Forsyth Co. commissioners approve Tommy gun trade

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Lauren Carroll/Journal

WINSTON-SALEM, N.C. — After a month of lengthy debates, the Forsyth County Board of Commissioners voted 6-1 to approve a request from the sheriff’s office to trade two 1928 fully automatic Thompson submachine guns for 88 new semi-automatic Bushmaster rifles.

The item took up fewer than 5 minutes during the meeting. The vote came with little fanfare, with only a handful of citizens present.

While commissioners expressed varied opinions about the proposal at a briefing last week, only Commissioner Bill Whiteheart voted against it on Monday.

Afterward Whiteheart questioned the sheriff’s office’s need for 88 more high-powered rifles when it already has 66 and only has eight cars on patrol at a time. He also said he was in favor of keeping at least one of the Tommy guns, as some community members have suggested.

“I believe that having 154 guns like the AR-15 assault rifle that our military uses … is a genuine overkill for any sheriff’s department in North Carolina,” Whiteheart said.

Commissioner Gloria Whisenhunt said afterward that she had been in favor of opening up the Tommy guns for public bid but decided to vote in favor of the trade after hearing from County Attorney Davida Martin that it appears the county couldn’t do so.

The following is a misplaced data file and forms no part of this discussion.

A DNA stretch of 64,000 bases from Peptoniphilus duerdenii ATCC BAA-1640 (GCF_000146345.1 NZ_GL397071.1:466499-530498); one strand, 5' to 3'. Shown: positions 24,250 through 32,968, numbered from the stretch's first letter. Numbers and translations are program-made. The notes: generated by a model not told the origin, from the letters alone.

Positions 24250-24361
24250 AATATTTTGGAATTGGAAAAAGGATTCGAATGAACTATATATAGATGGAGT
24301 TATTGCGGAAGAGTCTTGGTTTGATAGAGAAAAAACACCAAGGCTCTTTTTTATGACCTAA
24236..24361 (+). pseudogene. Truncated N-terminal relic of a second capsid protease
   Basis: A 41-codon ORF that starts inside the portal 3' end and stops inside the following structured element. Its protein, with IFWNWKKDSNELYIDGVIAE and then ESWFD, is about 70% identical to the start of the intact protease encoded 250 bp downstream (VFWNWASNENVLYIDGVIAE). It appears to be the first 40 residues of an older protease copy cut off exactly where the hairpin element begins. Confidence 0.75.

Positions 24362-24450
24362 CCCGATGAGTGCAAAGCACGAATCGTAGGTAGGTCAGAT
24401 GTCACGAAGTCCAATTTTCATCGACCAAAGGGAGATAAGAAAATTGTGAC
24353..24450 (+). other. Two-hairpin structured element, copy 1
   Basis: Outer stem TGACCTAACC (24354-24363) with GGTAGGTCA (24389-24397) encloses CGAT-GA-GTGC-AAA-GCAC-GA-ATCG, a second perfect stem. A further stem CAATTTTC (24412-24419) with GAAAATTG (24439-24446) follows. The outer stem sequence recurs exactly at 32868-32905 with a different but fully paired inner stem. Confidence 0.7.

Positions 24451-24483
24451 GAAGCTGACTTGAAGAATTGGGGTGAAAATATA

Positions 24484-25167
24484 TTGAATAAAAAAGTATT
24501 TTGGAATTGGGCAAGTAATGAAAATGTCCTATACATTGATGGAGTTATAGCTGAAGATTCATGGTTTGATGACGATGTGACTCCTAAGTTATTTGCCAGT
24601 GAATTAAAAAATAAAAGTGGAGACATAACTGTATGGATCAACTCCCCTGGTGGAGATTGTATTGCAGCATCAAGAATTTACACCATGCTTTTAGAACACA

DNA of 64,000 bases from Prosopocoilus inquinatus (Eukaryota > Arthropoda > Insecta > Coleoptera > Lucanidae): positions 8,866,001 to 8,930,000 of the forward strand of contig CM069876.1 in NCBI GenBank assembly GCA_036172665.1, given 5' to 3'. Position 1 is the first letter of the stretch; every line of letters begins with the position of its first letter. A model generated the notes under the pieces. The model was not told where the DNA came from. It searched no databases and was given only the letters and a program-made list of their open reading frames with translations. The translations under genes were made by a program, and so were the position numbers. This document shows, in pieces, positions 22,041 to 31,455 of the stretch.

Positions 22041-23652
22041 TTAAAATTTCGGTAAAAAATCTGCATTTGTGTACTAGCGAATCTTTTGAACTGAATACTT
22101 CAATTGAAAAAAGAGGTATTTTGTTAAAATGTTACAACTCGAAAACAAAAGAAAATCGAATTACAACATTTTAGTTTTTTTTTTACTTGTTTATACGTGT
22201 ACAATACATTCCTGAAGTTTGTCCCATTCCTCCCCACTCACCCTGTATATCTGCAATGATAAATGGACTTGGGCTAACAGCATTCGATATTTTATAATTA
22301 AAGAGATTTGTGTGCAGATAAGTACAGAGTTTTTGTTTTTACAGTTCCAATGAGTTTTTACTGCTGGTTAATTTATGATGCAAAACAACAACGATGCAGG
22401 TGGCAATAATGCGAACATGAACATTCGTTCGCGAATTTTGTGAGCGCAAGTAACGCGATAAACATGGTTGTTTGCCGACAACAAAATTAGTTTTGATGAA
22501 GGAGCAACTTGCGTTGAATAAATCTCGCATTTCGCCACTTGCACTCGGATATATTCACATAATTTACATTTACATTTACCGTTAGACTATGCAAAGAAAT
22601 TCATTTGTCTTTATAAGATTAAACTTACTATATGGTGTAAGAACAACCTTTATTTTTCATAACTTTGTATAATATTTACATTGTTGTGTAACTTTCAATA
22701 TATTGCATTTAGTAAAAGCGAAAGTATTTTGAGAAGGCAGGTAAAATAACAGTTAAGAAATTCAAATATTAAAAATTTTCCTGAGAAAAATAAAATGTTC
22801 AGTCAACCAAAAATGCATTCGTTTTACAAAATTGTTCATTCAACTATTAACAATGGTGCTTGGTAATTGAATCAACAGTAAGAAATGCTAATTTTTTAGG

“We needed to find closure,” Whisenhunt said.

Last week the commissioners asked Martin to further research who was legally authorized to acquire the machine guns, since some members of the public wanted to bid on them.

Martin informed the board on Monday that she spoke to a Bureau of Alcohol, Tobacco, Firearms and Explosives agent who told her that based on the date the weapons were acquired and the form under which they were registered with the government, the guns could only be owned by another government entity or a class 3 firearms dealer.

The trade was approved with the caveat that the ATF’s National Firearms Act branch in West Virginia confirms that Craig’s Firearm Supply meets the qualifications to acquire them.

Sheriff Bill Schatzman said afterward that he was pleased with the vote.

“We’re just trying to protect the county and protect our staff … and to save the taxpayers money,” Schatzman said.

The sheriff’s office valued the trade at about $60,000.

Last month, the commissioners tabled the proposal based on questions about the ownership of the guns. Some community members claimed that Will Reynolds had paid the sheriff’s office to keep them on display in the 1970s, but no additional information was brought forward Monday.

The item that generated the most discussion on Monday was a zoning text amendment regarding solar farms, but the board agreed to delay the item for two weeks at the recommendation of Board Chairman Richard Linville.

The proposal is to define solar farms in the Unified Development Ordinances and create additional screening requirements.

Whiteheart proposed altering the buffer requirements to provide more options and be less restrictive for property owners. The board postponed the vote so planning staff can review his suggestions.

Later in the meeting, the board voted unanimously to let Winston-Salem Tennis Inc. lease the tennis facilities at Tanglewood Park. Randy Pate Tennis Academy did not rebid on the lease at the end of its five-year term.

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